in the state park. and villas. This new state-owned resort is state-of-the-art in design. Broken Bow/Beavers Bend Beavers Bend Lakeview Lodge. clean. You can choose from rustic to deluxe. Call for directions and reservations. There’s usually a waiting list for weekends. A multitude of cabins are scatted in the forest and along the lakes and rivers from Broken Bow to the Talimena Scenic Byway. have fully equipped kitchens. holidays. and each room shares it. Lodges & Cabins Ardmore Blackberry Farm Bed and Breakfast. Take US-259 north from Broken Bow.B&Bs. 2715 Hedges Road. Southeast Oklahoma . and summers – call early. However. % 580-494-6538. The view from the two-story greatroom is magnificent. air conditioning. A full breakfast is served and rooms are $75. most of these cabins located off US-259 rent in the $50 to $100 range. HO TE L Lake Murray Resort Lodge. and comfort. cottages. All of the following are comfortable. turn east onto Stevens Gap Road and follow it to the lodge. Beavers Bend Resort Cabins. They are a nice bridge between camping out and staying in the Lodge. Actual prices are not given because rates fluctuate seasonally and various cabins managed by one proprietor rent for different amounts. Rates range from a low of $38 for a studio in winter to $94 for a two-bedroom river-view in the summer. Rates are $110-$175 and include a continental breakfast. and find prices ranging from $35 to over $100. % 580-494-6179. There are two rooms with private baths and guests may use the exercise room. % 580-223-8958. which can accommodate up to 14 people and rent from $43 to $250. so call a year in advance for peak-season reservations. has suites and standard rooms renting from $40 to $175. approximately 10 miles from town. and all linens. There are also cabins. % 580-223-6600 or 800-654-8240. is a new French-style country house on 29acres near Lake Murray. beauty. Everything here books up early. and near the activity. heat. Lodges & Cabins n 177 n Where to Stay B&Bs.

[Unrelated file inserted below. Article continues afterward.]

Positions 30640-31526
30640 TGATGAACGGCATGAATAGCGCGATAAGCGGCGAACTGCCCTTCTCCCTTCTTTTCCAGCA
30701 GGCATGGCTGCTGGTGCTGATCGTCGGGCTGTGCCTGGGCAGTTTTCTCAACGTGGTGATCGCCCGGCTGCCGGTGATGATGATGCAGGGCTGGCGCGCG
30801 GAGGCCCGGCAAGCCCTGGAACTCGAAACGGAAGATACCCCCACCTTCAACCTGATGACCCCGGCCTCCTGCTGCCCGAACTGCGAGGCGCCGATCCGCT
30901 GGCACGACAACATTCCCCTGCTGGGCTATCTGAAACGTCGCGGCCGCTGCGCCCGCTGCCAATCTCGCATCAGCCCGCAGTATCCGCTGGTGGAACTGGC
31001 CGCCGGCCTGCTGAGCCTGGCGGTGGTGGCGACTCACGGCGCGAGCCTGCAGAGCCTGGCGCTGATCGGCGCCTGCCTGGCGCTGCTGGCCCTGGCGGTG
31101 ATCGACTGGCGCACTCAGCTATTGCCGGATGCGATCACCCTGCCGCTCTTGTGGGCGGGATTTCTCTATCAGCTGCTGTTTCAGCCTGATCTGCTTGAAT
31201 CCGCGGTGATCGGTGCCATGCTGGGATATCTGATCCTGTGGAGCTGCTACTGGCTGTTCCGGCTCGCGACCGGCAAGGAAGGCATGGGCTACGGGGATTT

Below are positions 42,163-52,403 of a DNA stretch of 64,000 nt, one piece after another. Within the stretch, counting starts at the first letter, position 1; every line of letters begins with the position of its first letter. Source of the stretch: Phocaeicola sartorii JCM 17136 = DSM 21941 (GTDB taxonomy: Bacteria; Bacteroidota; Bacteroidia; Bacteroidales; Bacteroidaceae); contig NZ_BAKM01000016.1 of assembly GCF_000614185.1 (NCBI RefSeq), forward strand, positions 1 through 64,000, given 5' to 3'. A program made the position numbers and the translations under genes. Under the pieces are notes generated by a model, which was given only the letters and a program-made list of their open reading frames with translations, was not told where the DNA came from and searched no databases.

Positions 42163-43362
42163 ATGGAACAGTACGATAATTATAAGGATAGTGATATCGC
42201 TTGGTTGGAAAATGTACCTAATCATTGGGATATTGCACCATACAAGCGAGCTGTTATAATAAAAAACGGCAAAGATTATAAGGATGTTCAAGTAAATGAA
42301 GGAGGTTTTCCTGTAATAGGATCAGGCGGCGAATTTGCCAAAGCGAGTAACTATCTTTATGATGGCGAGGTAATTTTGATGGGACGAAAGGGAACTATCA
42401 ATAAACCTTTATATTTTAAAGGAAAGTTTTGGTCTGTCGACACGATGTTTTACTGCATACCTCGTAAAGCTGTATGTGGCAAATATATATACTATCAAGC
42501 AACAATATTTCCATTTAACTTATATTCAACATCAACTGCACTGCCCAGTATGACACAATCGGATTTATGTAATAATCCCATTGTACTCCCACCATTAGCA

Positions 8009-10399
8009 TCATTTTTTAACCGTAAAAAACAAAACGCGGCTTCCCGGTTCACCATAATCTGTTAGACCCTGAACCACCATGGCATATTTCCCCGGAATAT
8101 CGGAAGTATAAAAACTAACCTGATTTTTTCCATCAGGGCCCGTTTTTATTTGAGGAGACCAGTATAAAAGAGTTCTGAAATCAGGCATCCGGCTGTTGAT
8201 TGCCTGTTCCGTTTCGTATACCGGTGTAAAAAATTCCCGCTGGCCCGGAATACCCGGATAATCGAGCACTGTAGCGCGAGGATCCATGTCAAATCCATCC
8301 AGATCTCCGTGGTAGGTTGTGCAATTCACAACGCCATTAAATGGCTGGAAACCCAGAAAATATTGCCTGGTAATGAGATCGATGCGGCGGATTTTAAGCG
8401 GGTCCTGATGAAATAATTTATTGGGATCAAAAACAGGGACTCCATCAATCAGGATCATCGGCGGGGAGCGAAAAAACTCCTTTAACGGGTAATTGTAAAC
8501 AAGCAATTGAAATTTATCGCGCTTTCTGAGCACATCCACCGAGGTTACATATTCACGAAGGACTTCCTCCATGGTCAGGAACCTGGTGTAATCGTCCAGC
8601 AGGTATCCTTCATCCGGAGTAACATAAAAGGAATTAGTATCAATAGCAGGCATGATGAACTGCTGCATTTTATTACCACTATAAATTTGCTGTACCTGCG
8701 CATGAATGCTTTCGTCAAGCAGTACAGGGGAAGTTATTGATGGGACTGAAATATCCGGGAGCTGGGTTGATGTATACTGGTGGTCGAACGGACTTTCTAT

% 580-494-6790 or 800-550-6521. has cabins with scenic views. are perched above ground on the bank of the Glover River in a remote wooded area near Battiest. offers a wide choice of meticulously maintained cabins. $$ Cedar Creek Cabins. % 580-244-7597 or 580-244-3851. % 580-494-6476. and equestrian camping. including cable TV. % 580-241-5599. n n n n n n n n n . % 580-494-6464. $/$$$ Whip-Poor-Will Log Cabins. off US-259. % 580-494-6091. They sleep up to six people. fax 580-494-6553. has log cabins with cable TV and a covered pavilion for groups. has oneand two-bedroom cabins with all the amenities. decks. is managed by Hochatown Junction Resorts and includes fully equipped cabins and a group lodge near all the activities. A johnboat or canoe is furnished with the rustic but modern fully equipped cabins. cabins that sleep up to 12 people. near Octavia. $$/$$$ Willow Creek Resort. has all new cabins half a mile from Lake Access Road off US-259. Call early for reservations – the 18 one-room to three-bedroom cabins that sleep up to 10 people fill quickly on weekends and during the summer. and grills. % 580-494-7333.178 n n Where to Stay $/$$$ Hochatown Resort Cabins/Rustic Retreats. off US-259 at the entrance to Cedar Creek Golf Course. $$ Sleepy Hollow Cabins. offers RV hookups. fireplaces. % 580-494-6144. $$/$$$ Peckerwood Knob Cabins. is hidden in the woods – a great luxury escape with king-size beds and cable TV. $$/$$$ Eagle Creek Guest Cottages. $$ Three Oaks Cabins. Ask about the honeymoon retreat. Proprietor BJ Zimmerman is a fireball of enthusiasm and information for the Beavers Bend area – stop by to see her at The Cedar Chest on US-259 across from the entrance to the state park. There’s also a swimming pool and laundry room. $/$$$ Lake Pine Retreat. $$/$$$ Tree Top View Cabins. % 580-494-6320. % 800-550-6521 or 580-494-6521. half a mile off US-259 near Smithville. is a tradition in Kiamichi Country.